Business major

Goldman pulls top software from company backrooms in major overhaul


Goldman Sachs wants to bring more software developers and engineers out of the back rooms and deeper into the business as the bank embarks on a sweeping reorganization to give more weight to its customer service offerings.

The bank is trying to improve the developer experience for both internal and external workers, and is rewriting processes so developers are more engaged with business goals from the start of projects, according to Marco Argenti, Goldman’s chief information officer .

Historically, developers asked “how” questions, Argenti said Oct. 19 during an online conference. the wall street journal CIO Network Members Event.

“Now we want them to answer the ‘why’ questions” that relate to the business purpose of their work, he said. “It’s a big change.”

Argenti became Goldman’s sole chief information officer earlier this month in a move that also saw the creation of an applied innovation office headed by former co-CIO George Lee and Jared Cohen, the former CEO of tech incubator Jigsaw, a unit of Alphabet Google.

Argenti joined Goldman in 2019 as co-CIO after serving as vice president of technology at Amazon Web Services. Now, as the sole CIO at Goldman, he takes on a supervisory role for more than 12,000 engineers, or one in four people who work at Goldman, according to the company.

As part of the restructuring, announced on October 18, Goldman plans to consolidate its investment banking and trading businesses into a single unit, and group asset management, wealth management and much of Marcus , its direct-to-consumer business, into another.

The company also plans to create a unit called Platform Solutions which will include fintech platforms and specialist lender GreenSky. The solutions unit will also include elements of the consumer business, such as card partnerships with Apple and General Motors, as well as the transaction banking business.

In recent years, Goldman has begun to focus more on stable, revenue-generating client services to complement its successful trading and investment banking operations. As customer experience becomes a bigger focus area for the bank, the developer experience becomes increasingly important, said Argenti, who also sits on the bank’s executive committee.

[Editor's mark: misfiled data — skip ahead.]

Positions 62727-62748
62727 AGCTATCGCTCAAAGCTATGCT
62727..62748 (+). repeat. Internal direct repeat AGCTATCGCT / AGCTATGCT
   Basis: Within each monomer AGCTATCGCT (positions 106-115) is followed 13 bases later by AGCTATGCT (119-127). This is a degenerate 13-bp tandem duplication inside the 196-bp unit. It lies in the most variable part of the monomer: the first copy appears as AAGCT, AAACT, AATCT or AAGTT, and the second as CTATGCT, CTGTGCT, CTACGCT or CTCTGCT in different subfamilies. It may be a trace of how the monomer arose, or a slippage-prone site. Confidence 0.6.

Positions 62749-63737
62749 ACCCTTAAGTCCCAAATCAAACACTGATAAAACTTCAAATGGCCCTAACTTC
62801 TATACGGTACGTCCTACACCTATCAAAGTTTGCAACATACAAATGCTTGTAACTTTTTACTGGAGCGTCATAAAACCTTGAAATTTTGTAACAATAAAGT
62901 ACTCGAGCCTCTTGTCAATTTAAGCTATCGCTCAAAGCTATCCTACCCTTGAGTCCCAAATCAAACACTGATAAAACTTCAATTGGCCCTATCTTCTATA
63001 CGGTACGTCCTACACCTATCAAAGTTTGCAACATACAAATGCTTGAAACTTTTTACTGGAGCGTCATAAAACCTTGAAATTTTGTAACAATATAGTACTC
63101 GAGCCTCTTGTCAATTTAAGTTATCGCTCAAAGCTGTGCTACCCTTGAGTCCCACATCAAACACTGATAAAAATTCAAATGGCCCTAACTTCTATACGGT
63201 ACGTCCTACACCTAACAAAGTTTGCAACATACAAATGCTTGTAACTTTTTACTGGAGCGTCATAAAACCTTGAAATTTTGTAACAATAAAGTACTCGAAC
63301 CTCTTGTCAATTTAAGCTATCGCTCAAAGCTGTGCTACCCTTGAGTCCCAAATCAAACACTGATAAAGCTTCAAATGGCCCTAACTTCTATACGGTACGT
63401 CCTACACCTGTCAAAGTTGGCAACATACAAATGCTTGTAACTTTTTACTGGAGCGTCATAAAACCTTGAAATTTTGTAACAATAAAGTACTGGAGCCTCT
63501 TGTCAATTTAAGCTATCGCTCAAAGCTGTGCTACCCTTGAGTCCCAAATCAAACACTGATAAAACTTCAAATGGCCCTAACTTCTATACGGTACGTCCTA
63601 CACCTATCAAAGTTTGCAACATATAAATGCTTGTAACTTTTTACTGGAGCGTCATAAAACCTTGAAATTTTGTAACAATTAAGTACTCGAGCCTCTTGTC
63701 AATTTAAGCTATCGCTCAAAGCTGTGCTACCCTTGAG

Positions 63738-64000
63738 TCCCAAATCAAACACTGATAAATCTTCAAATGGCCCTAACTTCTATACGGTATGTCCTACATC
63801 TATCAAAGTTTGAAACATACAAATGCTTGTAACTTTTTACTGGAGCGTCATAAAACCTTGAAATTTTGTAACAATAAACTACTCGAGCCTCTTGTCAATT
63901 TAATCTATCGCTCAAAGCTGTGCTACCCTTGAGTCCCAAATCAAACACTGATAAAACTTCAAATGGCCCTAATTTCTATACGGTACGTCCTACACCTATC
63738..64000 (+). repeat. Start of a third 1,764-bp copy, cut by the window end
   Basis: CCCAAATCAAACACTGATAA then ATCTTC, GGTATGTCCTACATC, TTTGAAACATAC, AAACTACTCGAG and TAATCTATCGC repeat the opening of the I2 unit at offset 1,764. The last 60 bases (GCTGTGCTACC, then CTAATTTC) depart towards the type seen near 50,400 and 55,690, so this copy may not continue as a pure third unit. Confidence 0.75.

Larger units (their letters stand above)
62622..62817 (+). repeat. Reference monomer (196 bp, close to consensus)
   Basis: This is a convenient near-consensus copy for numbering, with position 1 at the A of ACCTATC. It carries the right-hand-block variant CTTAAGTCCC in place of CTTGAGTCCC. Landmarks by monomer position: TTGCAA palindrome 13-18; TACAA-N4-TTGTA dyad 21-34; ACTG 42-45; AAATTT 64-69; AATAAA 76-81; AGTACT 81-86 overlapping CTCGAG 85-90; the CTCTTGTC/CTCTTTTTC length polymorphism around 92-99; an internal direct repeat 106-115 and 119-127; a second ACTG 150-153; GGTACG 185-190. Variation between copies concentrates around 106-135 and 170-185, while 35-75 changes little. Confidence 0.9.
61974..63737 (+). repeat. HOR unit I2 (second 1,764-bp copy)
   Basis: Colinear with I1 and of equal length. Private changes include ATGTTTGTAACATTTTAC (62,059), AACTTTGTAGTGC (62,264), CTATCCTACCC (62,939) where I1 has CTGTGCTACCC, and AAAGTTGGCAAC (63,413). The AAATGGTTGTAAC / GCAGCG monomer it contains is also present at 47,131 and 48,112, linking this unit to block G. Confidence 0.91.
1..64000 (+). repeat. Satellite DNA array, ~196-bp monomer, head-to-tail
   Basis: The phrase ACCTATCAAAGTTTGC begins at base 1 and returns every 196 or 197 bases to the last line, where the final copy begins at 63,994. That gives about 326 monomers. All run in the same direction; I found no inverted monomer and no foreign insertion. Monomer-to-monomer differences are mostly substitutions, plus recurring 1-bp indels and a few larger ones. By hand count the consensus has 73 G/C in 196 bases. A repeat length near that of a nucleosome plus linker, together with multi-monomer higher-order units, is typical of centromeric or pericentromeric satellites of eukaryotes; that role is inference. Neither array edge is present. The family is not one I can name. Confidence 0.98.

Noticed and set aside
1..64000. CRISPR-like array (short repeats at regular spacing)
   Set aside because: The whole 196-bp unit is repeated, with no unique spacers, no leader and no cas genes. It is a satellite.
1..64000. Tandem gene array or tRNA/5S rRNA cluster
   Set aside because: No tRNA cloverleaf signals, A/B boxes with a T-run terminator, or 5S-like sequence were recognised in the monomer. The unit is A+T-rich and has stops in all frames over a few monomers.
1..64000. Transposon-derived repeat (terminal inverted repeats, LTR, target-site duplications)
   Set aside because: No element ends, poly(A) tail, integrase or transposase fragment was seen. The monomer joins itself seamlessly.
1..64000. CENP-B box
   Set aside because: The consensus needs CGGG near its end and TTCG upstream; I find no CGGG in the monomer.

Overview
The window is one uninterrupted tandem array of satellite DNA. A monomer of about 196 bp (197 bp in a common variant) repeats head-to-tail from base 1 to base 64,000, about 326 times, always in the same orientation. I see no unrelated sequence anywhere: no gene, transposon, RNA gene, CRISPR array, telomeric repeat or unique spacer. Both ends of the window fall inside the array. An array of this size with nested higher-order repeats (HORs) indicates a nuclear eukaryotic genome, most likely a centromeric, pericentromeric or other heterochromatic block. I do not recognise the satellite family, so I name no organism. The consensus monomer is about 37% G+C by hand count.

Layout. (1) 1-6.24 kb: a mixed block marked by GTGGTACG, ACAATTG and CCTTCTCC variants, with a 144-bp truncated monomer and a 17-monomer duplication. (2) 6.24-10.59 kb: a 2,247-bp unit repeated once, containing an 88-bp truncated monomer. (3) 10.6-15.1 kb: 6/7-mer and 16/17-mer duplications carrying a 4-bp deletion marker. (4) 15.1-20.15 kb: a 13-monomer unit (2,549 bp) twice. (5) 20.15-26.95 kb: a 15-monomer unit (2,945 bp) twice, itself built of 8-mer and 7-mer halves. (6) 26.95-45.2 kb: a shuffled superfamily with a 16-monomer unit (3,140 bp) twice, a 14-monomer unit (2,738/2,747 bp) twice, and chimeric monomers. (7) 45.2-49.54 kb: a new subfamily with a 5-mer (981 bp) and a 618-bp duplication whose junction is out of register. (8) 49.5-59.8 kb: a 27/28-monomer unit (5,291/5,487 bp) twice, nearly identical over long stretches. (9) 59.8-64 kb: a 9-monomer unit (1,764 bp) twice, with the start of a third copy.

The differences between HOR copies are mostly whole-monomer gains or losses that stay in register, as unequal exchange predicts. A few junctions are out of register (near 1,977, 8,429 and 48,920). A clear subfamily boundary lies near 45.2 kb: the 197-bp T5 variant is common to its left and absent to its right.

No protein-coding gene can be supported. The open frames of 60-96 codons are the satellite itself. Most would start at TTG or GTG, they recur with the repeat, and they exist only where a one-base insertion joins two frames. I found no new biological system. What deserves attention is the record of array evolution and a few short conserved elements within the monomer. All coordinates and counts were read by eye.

The chief information officer said he was looking to leverage his experience working at Nokia, where between 2011 and 2013 he served as senior vice president of developer experience. Developers have only grown stronger in business since then, Argenti said.

Technology and software development supports Goldman’s restructuring in several ways, creating unified and scalable platforms to serve customers, according to Argenti. “It’s kind of an evolution…to really manage the customer as one, no matter how many touchpoints they have within Goldman Sachs,” Argenti said.

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“We try to create a seamless experience for them. And so this consolidation helps us get closer to that because of the synergies between the divisions,” he said.

Goldman is also trying to empower its own technology teams by changing the product development process. Rather than being told to code a product by teams further up the chain, developers and engineers write with business development teams what the company calls a working note, in reference to a development philosophy product used by Argenti’s former employer, Amazon.com. .

The teams essentially work together on a fake press release announcing a new product or service, Argenti said. This is sent back to the various business units for review before the teams work backwards to create the product.

The process can help developers feel more empowered and has led to higher retention rates, Argenti said. The process of constantly writing and editing a document, rather than presenting a game halfway through product development, for example, is also beneficial for staff who may be intimidated by public speaking. or who speaks English as a second language, he added.

“They don’t want to feel like they’re in the back office; they need to feel on the front line of the business and that helps them solve problems,” Argenti said of engineers and developers. “And we have some incredibly interesting problems to solve.”

Write to Katie Deighton at [email protected]

This article was published by the Wall Street Journal.